Roma, 24 set 2011 10:13 - (Agenzia Nova) - An opportunity ‘to do more, and better, with less at our disposal’: according to Italy’s Foreign Minister, Franco Frattini, this is what the Fourth World Forum on aid effectiveness to be held in Busan (South Korea) is all about. From November 29th to December Ist the initiative will see the participation of representatives of ministries and governments from all over the world, of donor and developing countries, of non-profit organisations and entrepreneurs from the private sector; 2000 delegates gathered to assess aid quality at global level. They will share experiences and results achieved and discuss a new framework to further increase the effectiveness of national and international cooperation keeping in mind the Millennium Development Goals.
‘Our position regarding the Busan Forum,’ explained Frattini in an interview for “Nova,” ‘revolves around three important concepts. The first is the relevance of the Forum as an opportunity to stake stock of the situation; the second regards the territorial context of cooperation based on the principle that beneficiary populations should be given decision-making power for their development; the third is a new concept of development aid that takes into account emerging advocates of cooperation (civil society, private enterprise, territorial bodies, foundations and universities) and therefore new instruments.’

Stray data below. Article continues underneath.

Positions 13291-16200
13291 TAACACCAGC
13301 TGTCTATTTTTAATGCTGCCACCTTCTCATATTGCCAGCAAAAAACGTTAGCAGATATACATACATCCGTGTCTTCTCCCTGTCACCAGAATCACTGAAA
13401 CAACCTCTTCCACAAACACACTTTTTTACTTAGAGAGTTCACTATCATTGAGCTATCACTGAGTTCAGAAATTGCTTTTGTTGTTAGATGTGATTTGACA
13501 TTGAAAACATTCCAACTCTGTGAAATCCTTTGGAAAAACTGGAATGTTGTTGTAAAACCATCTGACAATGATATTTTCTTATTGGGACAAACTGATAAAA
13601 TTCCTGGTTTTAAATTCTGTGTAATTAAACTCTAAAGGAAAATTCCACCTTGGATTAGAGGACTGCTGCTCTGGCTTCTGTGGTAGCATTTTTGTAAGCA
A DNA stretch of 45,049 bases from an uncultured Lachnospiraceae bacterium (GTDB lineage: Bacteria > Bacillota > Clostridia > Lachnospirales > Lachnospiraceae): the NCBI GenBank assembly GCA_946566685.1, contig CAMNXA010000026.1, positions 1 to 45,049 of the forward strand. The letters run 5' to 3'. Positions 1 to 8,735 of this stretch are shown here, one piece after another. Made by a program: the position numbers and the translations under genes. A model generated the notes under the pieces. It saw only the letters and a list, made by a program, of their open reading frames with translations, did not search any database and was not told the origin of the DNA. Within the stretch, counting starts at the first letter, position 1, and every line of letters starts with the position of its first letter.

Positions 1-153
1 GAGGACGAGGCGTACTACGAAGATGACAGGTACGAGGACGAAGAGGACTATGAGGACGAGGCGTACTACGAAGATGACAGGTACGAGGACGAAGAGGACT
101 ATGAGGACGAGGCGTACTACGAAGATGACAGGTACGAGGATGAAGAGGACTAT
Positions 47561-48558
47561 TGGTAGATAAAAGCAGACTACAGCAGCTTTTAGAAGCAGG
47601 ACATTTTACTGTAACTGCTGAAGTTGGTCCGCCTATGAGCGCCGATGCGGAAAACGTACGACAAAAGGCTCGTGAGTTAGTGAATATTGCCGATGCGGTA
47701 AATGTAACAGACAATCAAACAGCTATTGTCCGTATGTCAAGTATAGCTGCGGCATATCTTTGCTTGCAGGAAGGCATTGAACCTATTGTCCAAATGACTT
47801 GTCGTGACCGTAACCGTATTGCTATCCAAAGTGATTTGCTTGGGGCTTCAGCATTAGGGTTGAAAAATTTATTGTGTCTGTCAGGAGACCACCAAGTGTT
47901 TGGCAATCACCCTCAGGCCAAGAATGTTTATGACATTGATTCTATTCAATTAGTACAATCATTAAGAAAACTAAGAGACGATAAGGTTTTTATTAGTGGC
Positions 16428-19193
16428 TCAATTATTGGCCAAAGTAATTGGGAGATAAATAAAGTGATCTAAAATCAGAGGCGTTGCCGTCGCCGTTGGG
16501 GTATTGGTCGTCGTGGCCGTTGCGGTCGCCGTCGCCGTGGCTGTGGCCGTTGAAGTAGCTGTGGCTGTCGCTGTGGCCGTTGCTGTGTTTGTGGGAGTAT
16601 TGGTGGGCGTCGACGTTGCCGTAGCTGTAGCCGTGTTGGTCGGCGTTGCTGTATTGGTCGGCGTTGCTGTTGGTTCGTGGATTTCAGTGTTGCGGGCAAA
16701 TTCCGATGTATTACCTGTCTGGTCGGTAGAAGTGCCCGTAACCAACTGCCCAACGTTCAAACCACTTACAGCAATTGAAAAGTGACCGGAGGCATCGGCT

The Busan Forum is the fourth international summit on aid effectiveness, following the first held in Rome (2003), the second in Paris (2005) and the third in Accra (2008). The Paris Declaration outlined the principles of effectiveness and established commitments at global level; the Accra Agenda for Action saw the full participation of foundations and civil society. Today, the question of effectiveness is more urgent than in the past because the global economic crisis has had a negative impact on cooperation so coordinating aid and improving its quality is the only possible strategy to ensure that solidarity is advantageous.
‘A study conducted in 2009 by an independent organization for the European Commission,’ recalled the Minister, ‘estimated that the application of the aid effectiveness agenda by all Member States in their development cooperation activities would translate into a saving of between three and six billion euros annually on total EU cooperation expenditure. So we are talking of an estimated improvement of cost-effectiveness in the region of six per cent.’